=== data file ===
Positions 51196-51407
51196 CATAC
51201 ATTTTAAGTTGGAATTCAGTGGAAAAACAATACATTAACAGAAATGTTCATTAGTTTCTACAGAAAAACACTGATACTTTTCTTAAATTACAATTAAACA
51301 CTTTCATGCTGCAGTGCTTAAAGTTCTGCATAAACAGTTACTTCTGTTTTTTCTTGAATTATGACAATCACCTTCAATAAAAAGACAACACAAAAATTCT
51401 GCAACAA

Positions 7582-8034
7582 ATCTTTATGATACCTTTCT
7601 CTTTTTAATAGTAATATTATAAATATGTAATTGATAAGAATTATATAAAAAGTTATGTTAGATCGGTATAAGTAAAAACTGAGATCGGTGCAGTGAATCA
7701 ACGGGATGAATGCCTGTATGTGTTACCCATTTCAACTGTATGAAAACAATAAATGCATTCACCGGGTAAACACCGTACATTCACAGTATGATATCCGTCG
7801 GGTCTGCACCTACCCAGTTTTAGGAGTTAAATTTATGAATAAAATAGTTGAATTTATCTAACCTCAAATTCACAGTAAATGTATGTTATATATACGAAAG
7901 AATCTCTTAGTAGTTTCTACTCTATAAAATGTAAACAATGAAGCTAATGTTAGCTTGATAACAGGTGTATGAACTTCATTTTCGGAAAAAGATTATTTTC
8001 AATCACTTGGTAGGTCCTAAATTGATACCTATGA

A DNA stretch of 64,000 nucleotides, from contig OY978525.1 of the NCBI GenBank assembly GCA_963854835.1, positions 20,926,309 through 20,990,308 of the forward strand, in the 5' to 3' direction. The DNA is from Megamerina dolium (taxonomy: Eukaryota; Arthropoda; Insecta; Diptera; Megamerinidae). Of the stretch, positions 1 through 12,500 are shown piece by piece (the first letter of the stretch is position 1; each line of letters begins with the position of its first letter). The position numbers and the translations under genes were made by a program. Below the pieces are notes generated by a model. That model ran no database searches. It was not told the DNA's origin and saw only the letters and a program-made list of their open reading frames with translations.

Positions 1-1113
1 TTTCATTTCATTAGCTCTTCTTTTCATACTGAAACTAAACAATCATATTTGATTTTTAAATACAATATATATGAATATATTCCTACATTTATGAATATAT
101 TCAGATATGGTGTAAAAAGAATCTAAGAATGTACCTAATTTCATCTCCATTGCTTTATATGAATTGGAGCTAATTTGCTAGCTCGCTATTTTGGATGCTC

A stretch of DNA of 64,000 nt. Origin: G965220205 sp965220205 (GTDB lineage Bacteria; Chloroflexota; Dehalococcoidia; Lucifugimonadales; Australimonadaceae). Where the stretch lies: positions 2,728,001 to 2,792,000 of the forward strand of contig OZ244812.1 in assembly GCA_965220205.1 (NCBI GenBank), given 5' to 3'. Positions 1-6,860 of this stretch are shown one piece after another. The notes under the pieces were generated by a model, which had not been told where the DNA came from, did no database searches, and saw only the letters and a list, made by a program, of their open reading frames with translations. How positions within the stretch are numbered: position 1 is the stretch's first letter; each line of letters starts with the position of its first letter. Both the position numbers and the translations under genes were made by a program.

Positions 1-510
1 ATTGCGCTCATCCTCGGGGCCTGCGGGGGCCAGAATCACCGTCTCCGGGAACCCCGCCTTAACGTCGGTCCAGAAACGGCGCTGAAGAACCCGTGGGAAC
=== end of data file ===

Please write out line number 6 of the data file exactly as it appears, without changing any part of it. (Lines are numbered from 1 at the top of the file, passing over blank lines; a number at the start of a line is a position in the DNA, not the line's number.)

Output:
Positions 7582-8034